Everyone who knows me knows I love to do things myself. From cutting my hair to homemade lemonade I love to make things myself instead of buying them. (Except dish soap, because f all that noise.)
Check Out the 30-Second Version of This Recipe Here
I started off making the original recipe for How to Make Herbal Shampoo from Learning Herbs and it turned out pretty okay. I only had one issue with it, really, which was the aloe vera gel not wanting to mix in with the rest of the shampoo, giving me this weird lava lamp look when it was all done.
The first variation I tried was to heat the mixture until the aloe vera gel melted, but this turned the whole concoction a dark brown color that I didn’t like as much as the lighter tan shampoo color I had made the first time but with the aloe globs.
This time I bought aloe vera juice instead. I’m a problem solver like that. (Actually, I was in a rush at the local dirty hippie store and grabbed the wrong thing because it looks almost exactly the same except for the word “juice” and my hooked on phonics wasn’t working that day I guess but now I’m trying to play it off legit like I’m a genius. Go with it.) It’s still all natural from the inner filet of the aloe vera plant, so it will have the same hair growth and anti-dandruff benefits that are totally not proven by science but whatever I like the texture of the original aloe vera gel. Plus, I don’t have to heat it up to make it all mix together.
Here’s how I do shampoo:
Step 1 – Boil a cup of water and steep your herbs.
I hear that you’re supposed to use filtered water, but you boil it so … whatever. I boil the water for about a minute to let all that chlorine evaporate then turn off the heat. I grab my rosemary and put it in a mason jar. (2 teaspoons of rosemary into the mason jar) Now pour the was-boiling-just-a-minute-ago water into the mason jar through a strainer and cap it. Let sit for an hour or however long it takes you to remember you left it on the counter and you really need to take a shower tonight.
Step 2 – Mix your other ingredients together.
Do this in something that will accommodate everything and pour easily when you’re done. For one batch, a 2 cup measuring cup should suffice, because all told you’re going to be making about 13oz. of product in one batch. In this container you’re mixing together the castile soap, oil, and aloe vera juice/gel. This mixes together easily with just a spoon.
Honestly, I thought the oil would be a problem, but it seemed to incorporate really well. I think if I rewatched that Good Eats episode with Alton Brown about emulsification I would understand why. I just grabbed a spoon out of my silverware drawer to mix it and then set it aside while I was working on other stuff.
After this was done and my rosemary was steeped, I mixed both mixtures together in an 8 cup measuring cup. This whitish color mixes with the brownish rosemary water and it turns into a kind of dark tan color. It’s not super pretty but honestly, who cares. It smells amazing and works great!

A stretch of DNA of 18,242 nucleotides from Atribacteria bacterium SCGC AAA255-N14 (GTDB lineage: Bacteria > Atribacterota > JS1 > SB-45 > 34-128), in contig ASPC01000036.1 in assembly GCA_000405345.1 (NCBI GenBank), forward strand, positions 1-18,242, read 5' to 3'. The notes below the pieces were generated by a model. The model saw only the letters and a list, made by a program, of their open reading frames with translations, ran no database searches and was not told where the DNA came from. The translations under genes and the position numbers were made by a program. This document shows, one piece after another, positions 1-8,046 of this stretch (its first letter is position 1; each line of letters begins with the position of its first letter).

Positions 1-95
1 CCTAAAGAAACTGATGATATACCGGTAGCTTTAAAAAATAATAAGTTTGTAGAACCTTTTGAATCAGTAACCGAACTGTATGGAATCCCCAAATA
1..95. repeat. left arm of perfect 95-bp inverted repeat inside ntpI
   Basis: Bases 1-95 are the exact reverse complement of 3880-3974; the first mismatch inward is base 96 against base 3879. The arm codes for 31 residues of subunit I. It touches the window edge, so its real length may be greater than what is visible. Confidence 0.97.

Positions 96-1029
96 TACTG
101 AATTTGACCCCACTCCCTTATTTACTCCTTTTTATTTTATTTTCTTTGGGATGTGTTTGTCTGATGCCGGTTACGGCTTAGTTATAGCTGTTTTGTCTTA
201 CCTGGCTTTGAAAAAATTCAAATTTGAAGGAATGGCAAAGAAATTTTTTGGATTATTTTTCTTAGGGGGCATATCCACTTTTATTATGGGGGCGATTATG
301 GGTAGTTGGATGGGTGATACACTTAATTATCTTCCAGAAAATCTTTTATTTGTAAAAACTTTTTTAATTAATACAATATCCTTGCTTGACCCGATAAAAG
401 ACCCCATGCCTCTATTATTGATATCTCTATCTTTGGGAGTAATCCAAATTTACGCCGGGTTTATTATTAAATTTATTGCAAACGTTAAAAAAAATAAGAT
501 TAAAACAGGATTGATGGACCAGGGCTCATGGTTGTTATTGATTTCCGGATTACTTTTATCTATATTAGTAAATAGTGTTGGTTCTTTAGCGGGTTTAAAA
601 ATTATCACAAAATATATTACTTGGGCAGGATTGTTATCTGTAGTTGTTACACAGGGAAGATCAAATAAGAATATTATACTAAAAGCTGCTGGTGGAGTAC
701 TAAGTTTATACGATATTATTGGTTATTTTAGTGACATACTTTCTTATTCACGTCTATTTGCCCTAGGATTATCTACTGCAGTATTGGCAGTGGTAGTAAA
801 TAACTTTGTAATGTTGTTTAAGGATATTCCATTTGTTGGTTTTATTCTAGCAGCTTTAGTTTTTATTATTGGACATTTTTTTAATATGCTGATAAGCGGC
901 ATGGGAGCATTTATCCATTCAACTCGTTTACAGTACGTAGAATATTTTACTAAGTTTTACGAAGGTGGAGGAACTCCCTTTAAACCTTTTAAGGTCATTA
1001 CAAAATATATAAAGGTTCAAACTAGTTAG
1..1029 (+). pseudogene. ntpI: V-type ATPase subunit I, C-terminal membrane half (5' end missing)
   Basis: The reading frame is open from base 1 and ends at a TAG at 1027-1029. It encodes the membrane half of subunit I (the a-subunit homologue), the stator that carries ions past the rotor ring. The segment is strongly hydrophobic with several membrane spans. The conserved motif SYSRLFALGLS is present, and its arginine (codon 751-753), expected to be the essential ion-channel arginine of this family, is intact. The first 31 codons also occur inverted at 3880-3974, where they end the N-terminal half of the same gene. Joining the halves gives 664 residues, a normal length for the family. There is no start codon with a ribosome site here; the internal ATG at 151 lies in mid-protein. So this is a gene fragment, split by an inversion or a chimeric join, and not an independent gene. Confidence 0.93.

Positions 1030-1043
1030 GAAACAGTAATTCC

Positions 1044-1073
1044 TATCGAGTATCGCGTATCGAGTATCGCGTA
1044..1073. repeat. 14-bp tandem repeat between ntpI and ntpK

Step 3 – Pour it into a dispenser.
I’ve used Karo syrup bottles, small or medium dishsoap bottles, old shampoo bottles, and once I used an empty lotion bottle. It doesn’t really matter what kind of bottle you use. Use something you’ve got around the house.
Step 4 – Make your vinegar rinse.
You’re going to want to skip this step because you’re afraid you’ll smell like an easter egg. I get it. But you can’t. I don’t care if you use apple cider vinegar or white vinegar. I use white because the smell of ACV makes me vomit almost immediately. The point of the vinegar: It unsaponifies the soap – basically turning it from soap to not-soap so it will rinse off of your hair and out of your hair and go away down the drain. You can use as little as 1TBSP of vinegar to a cup of water up to a 1:1 ratio of equal parts. Whatever works for you – because this can vary based on how hard your water is, the type of hair you have, whatever. I usually pour about a quarter cup into an old 16oz. shampoo bottle and it seems to work just fine.
Step 5 – Make sure to let the vinegar sit on your hair for a minute so it can do it’s thing.
If you rinse it right out it won’t get a chance to work on the shampoo properly. Let it sit and shave your legs or wash your butt or something. Then you can rinse it all out. Some people add more to the ends after rinsing as a leave-in conditioner. I don’t because I always forget.
Recipe Ingredient List
- 1 Cup of Water
- 2 tsp. dried herbs of your choice (I use rosemary)
- 3 oz. Castille soap (I use Lavender Dr. Bronners)
- 2 tsp. Aloe Vera Gel (I use Aloe Vera Juice)
- 1/4 tsp. Oil (I use jojoba, you could use olive, almond, maybe coconut)
My girls absolutely love it and it makes their hair shine like nobody’s business. I’m the only one in the family who uses conditioner with it.
Have you made homemade shampoo before? What do you like to make instead of buy? Bonus Question: Are you going to try and use the word ‘saponify’ in a sentence this week? I totally think you should.